The benefit of an oiled teak finish goes beyond the way it enhances the wood’s beauty.
It’s also in the ease and simplicity of application. An added advantage is that if the wood is accidentally scratched or marked the spot can be carefully sanded out, then re-oiled and blended into the surrounding wood. Teak is the most forgiving of woods. It has a natural oil that prevents decay and enables easy refinishing of neglected or damaged surfaces.
The wood’s surface should be clean and smooth before oiling. If necessary, wash the teak’s surface with soapy water and a soft brush to remove any stubborn spots. Otherwise, simply wiping down with a damp cloth will suffice. Allow the surface to dry thoroughly before oiling.
Before getting started on oiling it is important to know that if you spill or drip any oil onto the gel coated surfaces while you work, the spill needs to be wiped off with a clean rag immediately. Once hardened, these spots become sticky, darken and are very difficult to remove.
Important! Oil soaked rags must be carefully disposed of because, given the right circumstances, they can combust and potentially cause a fire. Follow the directions on the can for handling and disposal of oil soaked rags.
When re-oiling your boat it is best to apply the oil in moderate temperatures and never in direct sunlight. The oil can be applied using a cloth, brush, roller or what we prefer, a foam applicator. Apply it liberally and let it penetrate for 10 to 15 minutes watching for spots that dry early and adding fresh oil to them. Then simply wipe the surface completely dry with clean rags. Generally speaking, one coat is enough but if a second coat seems necessary, follow the drying time instructions on the can.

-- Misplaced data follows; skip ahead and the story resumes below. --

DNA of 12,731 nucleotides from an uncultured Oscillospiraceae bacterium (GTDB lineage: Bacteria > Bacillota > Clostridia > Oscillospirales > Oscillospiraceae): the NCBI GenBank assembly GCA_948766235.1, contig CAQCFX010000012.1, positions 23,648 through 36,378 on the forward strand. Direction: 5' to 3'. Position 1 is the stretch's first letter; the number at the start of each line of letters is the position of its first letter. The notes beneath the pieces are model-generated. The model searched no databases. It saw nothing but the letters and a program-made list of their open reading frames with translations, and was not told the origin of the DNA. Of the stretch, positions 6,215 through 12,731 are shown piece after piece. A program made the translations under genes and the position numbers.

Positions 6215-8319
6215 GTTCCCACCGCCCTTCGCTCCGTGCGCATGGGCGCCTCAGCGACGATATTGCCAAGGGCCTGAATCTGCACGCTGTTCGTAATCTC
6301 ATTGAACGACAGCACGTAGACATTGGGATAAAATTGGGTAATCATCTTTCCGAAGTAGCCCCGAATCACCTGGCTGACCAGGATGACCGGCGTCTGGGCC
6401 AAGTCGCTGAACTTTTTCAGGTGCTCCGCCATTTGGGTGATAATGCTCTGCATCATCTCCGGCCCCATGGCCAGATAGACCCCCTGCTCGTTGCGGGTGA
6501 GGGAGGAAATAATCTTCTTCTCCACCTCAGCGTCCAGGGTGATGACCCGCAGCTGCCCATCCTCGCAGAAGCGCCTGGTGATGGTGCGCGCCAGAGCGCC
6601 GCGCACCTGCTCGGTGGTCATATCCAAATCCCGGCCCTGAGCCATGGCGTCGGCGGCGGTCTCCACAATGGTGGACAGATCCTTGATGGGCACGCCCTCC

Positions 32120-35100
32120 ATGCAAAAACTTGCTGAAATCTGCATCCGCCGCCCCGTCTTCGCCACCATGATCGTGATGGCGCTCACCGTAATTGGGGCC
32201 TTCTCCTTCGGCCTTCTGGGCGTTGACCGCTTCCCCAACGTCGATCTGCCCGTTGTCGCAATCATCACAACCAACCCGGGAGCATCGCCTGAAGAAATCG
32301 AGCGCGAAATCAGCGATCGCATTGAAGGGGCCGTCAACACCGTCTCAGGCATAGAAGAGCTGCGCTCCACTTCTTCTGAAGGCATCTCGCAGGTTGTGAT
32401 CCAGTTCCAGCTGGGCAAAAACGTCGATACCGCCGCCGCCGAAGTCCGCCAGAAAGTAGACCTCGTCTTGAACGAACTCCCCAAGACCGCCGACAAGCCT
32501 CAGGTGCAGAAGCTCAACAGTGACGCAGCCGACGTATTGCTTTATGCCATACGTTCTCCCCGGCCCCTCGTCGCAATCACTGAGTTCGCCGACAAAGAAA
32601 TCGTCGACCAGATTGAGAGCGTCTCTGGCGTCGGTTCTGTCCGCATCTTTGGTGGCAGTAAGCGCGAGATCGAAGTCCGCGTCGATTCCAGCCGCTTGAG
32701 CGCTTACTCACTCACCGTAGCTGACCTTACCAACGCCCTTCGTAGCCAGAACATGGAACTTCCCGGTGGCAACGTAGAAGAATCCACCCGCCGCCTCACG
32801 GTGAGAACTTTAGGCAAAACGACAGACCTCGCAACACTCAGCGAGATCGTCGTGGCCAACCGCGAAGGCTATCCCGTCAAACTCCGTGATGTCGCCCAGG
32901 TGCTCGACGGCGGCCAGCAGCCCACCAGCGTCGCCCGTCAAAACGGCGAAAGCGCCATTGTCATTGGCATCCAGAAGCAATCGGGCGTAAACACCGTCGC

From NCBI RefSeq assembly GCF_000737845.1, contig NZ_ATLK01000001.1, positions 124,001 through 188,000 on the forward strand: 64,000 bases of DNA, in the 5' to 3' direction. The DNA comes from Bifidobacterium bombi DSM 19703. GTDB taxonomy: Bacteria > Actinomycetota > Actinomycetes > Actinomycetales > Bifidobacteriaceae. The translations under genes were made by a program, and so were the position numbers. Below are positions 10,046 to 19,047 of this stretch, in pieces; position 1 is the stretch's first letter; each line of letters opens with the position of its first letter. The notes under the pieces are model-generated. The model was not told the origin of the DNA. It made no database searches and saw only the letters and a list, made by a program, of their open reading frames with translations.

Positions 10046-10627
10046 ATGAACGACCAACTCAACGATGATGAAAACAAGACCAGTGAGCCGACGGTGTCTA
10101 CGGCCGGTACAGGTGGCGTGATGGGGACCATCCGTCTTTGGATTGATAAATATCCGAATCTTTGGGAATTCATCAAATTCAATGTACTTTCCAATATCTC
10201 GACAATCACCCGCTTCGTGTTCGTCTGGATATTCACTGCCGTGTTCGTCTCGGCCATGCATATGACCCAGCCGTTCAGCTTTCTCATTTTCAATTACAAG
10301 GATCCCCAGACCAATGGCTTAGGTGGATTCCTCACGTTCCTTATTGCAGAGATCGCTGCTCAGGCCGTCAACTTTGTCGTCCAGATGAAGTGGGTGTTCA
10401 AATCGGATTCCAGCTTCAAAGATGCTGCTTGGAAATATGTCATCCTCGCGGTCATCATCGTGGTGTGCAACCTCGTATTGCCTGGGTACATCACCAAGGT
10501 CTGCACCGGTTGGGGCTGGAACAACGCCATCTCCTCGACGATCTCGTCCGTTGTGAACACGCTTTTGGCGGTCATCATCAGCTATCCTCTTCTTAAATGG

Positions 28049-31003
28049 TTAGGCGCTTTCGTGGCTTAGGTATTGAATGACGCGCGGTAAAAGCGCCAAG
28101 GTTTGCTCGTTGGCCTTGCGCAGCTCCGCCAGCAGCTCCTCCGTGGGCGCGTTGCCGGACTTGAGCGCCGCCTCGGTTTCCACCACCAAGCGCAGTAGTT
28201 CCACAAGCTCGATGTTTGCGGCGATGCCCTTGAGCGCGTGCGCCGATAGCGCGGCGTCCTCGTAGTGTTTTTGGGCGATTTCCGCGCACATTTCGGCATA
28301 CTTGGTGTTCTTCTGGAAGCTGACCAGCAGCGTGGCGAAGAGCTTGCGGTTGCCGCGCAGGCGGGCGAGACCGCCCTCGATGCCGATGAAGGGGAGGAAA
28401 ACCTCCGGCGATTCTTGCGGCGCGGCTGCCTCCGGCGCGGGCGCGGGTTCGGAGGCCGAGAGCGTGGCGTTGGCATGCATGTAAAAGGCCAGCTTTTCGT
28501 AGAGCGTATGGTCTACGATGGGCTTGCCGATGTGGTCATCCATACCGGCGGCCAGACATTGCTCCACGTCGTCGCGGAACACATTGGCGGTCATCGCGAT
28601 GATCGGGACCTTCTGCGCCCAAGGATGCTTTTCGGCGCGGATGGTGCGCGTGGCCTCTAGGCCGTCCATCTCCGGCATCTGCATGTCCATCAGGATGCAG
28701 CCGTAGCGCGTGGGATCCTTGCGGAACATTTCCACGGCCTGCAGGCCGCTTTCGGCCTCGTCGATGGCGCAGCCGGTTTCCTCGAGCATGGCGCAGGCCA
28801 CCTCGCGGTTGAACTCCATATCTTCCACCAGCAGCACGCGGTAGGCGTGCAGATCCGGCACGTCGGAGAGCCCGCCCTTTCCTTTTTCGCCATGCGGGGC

For a really fine, furniture-like finish, leave the wood for 24 hours then, working on small sections at a time with 400 grit sandpaper, burnish-sand the wood. Wipe the burnished areas clean and apply a final coat of oil and allow it to soak for 10 to 15 minutes. Then wipe hard and follow by polishing with a soft, dry cloth.
The length of time an oil finish stands up usually depends on the number of hours of direct sunlight exposure. As mentioned, keeping the boat covered whenever possible increases the longevity of the oil finish considerably. Another factor is the number of coats of oil on the teak. If sunlight cannot be avoided, re-apply the oil whenever the wood looks parched.
There’s something special about the deeper, warmer glow and the smell of a freshly oiled, wood finish. So if you feel like oiling your boat just for the pleasure of it, go ahead.